More than $140,000 raised for historic statue
More than $140,000 has been raised for the Sarah Winnemucca statue headed to the National Statuary in Washington, D.C., organizers from the Nevada Women’s History Project said Saturday.
The news was announced during the group’s Pink Tea hosted by first lady Dema Guinn at the Governor’s Mansion. About $4,000 was raised during the tea alone.
Carson Middle School students Tiffany Moore and Christina Connell presented Guinn with a check for $500 on behalf of their school. The First Lady smiled, sweeping Moore’s hair over her shoulder as the crowd – including many in fancy hats and period dress – applauded.
“What a thrill it’s going to be when these students go see the statue in Washington, D.C., with their own children and they can say, ‘I helped raise money to make this happen,'” said Mary Anne Convis, co-chairwoman of the Winnemucca statue project.
“The statue will be unveiled in the middle of March,” she said.
Holly van Valkenburgh, dressed as suffragette Anne H. Martin, raised crossed fingers.
Their group was given the job of raising money for the statue project after successfully lobbying to have Winnemucca immortalized in marble or bronze. Out of the 97 statues in the hall so far – with two allotted to each state – there are only six women and no minorities. Nevada’s Winnemucca and a statue of Sacagawea from North Dakota will be the first enshrined among the crowd of mostly white men. Nevada’s other statue is a bronze likeness of former Sen. Patrick McCarran placed in 1960.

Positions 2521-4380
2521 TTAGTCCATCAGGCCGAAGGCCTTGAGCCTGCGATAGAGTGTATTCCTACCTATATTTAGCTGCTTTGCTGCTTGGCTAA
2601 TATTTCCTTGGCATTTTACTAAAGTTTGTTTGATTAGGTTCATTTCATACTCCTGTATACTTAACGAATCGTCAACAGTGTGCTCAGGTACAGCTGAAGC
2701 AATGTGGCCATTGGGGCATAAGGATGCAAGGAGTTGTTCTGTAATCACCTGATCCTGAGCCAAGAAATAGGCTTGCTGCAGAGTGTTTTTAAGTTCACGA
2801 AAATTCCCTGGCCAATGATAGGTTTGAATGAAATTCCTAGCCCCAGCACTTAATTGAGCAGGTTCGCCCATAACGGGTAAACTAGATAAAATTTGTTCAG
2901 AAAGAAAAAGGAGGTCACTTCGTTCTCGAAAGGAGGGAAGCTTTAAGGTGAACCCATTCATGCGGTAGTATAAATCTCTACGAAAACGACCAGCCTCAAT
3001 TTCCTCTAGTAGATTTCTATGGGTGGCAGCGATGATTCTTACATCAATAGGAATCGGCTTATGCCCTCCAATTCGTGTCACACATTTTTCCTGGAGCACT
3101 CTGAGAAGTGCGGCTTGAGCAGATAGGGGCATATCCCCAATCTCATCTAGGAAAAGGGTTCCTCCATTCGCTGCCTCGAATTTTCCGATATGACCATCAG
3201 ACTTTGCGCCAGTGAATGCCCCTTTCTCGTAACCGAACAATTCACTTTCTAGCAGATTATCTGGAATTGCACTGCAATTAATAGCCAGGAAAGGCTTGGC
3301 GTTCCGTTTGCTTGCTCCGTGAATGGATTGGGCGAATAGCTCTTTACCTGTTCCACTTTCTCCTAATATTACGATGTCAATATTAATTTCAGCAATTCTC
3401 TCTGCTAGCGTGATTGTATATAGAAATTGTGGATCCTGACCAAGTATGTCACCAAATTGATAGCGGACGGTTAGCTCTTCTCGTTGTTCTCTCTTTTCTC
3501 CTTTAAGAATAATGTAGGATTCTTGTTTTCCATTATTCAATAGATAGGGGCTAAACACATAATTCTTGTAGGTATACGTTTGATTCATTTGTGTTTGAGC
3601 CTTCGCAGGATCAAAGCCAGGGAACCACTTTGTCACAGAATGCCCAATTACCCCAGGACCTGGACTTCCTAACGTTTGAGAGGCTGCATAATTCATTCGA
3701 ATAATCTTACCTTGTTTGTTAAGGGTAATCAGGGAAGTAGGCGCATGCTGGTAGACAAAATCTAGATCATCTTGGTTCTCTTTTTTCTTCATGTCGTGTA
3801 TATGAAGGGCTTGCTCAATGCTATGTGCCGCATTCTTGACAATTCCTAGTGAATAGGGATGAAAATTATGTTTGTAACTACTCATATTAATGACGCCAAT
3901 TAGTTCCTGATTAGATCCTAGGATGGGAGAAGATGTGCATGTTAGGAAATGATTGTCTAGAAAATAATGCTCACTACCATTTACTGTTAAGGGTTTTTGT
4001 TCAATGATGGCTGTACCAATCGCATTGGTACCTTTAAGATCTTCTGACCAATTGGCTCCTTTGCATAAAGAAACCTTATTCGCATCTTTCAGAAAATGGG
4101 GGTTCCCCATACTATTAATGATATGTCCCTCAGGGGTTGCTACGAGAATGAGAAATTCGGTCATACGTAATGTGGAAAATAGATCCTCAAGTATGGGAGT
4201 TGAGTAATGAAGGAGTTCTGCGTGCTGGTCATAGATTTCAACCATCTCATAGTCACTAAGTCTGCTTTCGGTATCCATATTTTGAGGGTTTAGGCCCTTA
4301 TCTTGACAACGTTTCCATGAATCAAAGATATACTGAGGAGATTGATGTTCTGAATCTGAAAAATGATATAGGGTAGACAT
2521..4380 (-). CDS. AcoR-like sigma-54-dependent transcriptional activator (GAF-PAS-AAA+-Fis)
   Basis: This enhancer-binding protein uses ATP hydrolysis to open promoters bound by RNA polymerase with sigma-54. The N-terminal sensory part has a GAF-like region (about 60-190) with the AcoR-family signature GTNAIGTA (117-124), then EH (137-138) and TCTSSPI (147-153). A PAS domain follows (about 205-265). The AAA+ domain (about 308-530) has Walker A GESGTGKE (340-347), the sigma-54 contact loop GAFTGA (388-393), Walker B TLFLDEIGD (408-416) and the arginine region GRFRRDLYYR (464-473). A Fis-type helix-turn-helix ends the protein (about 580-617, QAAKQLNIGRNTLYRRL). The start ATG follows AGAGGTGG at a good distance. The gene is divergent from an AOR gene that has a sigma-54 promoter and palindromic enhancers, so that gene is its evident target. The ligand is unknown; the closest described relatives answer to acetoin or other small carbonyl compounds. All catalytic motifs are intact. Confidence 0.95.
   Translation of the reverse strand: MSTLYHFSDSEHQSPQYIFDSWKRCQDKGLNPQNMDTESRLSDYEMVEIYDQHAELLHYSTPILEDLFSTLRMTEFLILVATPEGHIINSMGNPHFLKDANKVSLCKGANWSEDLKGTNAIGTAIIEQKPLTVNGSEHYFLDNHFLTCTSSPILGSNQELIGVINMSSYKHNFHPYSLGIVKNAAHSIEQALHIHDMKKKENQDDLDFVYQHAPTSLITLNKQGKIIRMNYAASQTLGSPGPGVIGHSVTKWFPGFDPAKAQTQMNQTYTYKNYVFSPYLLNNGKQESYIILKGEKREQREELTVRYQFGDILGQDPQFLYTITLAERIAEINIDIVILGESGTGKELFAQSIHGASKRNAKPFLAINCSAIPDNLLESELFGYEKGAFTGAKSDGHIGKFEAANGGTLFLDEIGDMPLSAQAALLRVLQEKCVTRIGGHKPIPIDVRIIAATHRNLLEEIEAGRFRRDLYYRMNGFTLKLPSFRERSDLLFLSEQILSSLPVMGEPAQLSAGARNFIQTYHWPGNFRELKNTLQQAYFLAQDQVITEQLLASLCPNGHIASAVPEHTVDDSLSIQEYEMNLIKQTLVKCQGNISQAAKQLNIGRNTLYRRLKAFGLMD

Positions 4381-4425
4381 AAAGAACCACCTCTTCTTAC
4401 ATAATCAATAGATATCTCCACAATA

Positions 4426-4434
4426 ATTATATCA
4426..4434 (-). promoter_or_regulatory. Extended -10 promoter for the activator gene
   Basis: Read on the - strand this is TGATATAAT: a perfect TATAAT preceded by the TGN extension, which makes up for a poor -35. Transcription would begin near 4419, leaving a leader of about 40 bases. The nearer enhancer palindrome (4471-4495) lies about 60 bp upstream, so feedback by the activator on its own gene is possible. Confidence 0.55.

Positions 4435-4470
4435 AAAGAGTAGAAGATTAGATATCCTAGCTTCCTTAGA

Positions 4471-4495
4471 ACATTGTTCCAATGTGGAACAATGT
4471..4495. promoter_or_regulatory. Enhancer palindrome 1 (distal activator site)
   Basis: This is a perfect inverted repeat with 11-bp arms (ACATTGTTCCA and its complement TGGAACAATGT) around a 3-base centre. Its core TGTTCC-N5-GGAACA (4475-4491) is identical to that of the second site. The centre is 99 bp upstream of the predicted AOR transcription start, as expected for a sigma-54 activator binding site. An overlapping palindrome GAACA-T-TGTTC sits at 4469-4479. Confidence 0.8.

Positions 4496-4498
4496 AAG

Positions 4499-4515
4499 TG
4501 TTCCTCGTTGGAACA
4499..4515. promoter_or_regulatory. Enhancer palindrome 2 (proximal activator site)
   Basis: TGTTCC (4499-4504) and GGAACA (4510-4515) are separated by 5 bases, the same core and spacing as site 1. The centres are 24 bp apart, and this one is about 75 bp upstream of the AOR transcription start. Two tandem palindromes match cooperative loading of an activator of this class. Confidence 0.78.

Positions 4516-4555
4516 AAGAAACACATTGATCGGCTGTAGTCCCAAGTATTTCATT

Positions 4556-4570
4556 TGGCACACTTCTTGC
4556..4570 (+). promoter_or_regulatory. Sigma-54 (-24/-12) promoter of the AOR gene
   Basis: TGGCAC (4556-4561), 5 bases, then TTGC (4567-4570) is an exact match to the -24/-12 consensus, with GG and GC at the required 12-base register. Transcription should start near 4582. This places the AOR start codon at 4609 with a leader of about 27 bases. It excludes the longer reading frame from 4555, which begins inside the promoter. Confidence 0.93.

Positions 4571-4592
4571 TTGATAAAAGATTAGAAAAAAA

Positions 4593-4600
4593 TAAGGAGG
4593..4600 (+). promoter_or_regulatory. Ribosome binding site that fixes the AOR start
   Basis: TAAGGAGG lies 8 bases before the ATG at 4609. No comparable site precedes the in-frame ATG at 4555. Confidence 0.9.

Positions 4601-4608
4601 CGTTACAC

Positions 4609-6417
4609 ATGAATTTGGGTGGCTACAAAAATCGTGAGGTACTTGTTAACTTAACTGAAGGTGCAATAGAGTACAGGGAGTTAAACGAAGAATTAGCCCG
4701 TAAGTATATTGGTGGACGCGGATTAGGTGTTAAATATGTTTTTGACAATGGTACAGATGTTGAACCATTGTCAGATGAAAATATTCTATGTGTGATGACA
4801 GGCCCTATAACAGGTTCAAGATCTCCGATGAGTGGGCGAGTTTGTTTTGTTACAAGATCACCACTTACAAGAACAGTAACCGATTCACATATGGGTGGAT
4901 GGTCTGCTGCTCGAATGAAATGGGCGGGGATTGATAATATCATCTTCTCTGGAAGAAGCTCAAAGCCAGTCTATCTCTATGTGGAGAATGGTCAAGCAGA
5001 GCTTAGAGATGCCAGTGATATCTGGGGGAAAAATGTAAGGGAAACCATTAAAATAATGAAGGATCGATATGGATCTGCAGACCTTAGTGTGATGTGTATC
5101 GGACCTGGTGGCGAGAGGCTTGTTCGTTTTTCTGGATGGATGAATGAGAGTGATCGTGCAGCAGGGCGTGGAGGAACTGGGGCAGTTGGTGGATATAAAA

“I’m very excited,” said Gertrude Gottschalk during Saturday’s tea. “I think it’s about time we recognize the Indian people.”
Her sister-in-law Alice G. Downer thanked Dema Guinn for hosting the event.
“She has always extended us a warm welcome and supported the Sarah Winnemucca project from day one,” Downer said.
Many members of the history project hope to go witness the statue’s dedication, including the 91-year-old Lovelock Valley native.
Also Saturday, Carson City painter and barber Adam Baker donated a portrait of Winnemucca to the cause.
“Well, Sarah, I’m going to miss you” he said to the painting – one of his first – as he gave it away.
Sally Zanjani, of Reno, author of the book “Sarah Winnemucca,” was also there. She explained her reasons behind writing a book on the pioneer Paiute woman.
“You can’t not write a book about Sarah Winnemucca. She was such a remarkable person. She did so many amazing things.”
Winnemucca was the first American Indian woman to write a book, titled “Life Among the Paiute: Their Wrongs and Claims.” She started a school teaching both English and her native language, she served as an interpreter and she went to the president to seek justice for American Indians.
“We’ve never had anyone close to her,” Zanjani said.
The sculpture Nevada is sending to Washington is being created by Benjamin Victor. His likeness of Winnemucca reflects her name in Paiute – Thocmetony – which means Shellflower. She holds a flower in her right hand in the statue as reminder of the high esteem she had for her native culture, he said.
The annual Pink Tea is modeled after gatherings women used to disguise their political action meetings during the fight for women’s right to vote. This year’s tea was catered by Molly’s Gourmet Catering.